Stability of chemical reaction fronts in the vicinity of a blocking state

Abstract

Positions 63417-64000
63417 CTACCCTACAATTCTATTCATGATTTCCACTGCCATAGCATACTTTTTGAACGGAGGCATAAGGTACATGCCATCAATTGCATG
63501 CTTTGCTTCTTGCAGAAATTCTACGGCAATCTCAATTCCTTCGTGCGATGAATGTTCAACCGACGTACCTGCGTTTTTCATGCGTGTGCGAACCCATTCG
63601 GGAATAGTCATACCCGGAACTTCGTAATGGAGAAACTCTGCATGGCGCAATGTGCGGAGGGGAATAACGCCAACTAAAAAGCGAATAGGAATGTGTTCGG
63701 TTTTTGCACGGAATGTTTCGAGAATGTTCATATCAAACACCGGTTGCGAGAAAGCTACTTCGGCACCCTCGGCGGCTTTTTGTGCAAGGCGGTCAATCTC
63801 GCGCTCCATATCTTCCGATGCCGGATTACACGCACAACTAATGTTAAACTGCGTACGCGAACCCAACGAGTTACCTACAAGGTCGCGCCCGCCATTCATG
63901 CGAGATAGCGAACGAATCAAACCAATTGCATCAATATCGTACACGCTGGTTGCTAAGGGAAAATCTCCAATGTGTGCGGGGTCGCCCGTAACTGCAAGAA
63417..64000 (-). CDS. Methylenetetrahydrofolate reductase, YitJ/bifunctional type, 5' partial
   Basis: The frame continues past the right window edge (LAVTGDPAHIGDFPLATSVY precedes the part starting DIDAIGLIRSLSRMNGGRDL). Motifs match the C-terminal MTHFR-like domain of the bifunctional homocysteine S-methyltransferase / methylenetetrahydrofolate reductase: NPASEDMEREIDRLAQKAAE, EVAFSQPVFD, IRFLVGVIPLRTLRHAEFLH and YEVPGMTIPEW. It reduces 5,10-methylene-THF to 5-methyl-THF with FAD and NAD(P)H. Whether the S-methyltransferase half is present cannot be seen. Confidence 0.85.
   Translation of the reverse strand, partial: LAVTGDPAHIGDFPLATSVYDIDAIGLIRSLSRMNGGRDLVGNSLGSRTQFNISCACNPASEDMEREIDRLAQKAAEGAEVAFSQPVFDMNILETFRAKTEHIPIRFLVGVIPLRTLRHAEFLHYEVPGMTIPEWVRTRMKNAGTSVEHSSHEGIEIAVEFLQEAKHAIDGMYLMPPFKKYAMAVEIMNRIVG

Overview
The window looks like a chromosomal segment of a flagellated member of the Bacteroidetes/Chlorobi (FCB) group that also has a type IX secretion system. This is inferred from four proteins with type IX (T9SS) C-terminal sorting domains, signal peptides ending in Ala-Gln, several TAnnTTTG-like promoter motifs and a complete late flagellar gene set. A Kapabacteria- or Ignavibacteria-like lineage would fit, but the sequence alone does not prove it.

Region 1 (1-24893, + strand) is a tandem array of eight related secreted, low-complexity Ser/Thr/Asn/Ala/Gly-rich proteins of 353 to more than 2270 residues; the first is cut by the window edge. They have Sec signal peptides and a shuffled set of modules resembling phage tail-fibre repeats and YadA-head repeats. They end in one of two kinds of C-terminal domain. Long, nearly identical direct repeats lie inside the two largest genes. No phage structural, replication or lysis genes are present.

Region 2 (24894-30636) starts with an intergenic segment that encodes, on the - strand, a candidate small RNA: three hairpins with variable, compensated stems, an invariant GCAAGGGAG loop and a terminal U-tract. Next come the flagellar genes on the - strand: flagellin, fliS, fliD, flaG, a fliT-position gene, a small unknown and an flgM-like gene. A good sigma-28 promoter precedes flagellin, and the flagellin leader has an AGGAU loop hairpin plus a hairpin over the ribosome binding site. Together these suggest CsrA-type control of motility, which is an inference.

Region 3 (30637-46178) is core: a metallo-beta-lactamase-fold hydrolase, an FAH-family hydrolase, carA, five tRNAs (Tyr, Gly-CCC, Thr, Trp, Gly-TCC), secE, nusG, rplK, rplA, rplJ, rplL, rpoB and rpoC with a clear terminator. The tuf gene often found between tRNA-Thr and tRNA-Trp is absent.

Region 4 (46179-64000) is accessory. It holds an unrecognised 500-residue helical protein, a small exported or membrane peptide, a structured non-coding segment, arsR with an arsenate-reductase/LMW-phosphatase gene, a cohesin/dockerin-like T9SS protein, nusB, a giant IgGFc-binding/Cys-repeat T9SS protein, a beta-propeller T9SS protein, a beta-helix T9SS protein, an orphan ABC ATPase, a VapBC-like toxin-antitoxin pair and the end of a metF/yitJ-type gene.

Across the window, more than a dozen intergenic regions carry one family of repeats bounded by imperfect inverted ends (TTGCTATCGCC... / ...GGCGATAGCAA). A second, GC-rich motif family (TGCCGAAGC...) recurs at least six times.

In the current work we consider a chemical reaction localized on the sharp interface between a solid and a diffusive constituent. The driving force for the reaction front propagation is a normal component of the chemical affinity tensor. The configuration of the deformed state where the driving force is zero corresponds to the reaction blocking state. The paper is aimed at studying this configuration. The utilized approach to analyze the stability of the equilibrium interphase between two deformable domains involves a linearized analysis of the kinetic equation for the perturbed interface. Previously this method was applied for an interface stability analysis in the case of phase transformations. The advantage of this method is that it also shows how the loss of stability occurs. An analytical solution for the perturbed kinetic equation is only possible for some simple configurations. Numerical procedures were applied in order to solve these types of problems. As an example, we used the numerical procedure, and the problem of the chemical reaction front propagation in a hollow cylinder is solved. For the unstable configuration we analyzed a stress state in the vicinity of the reaction blocking.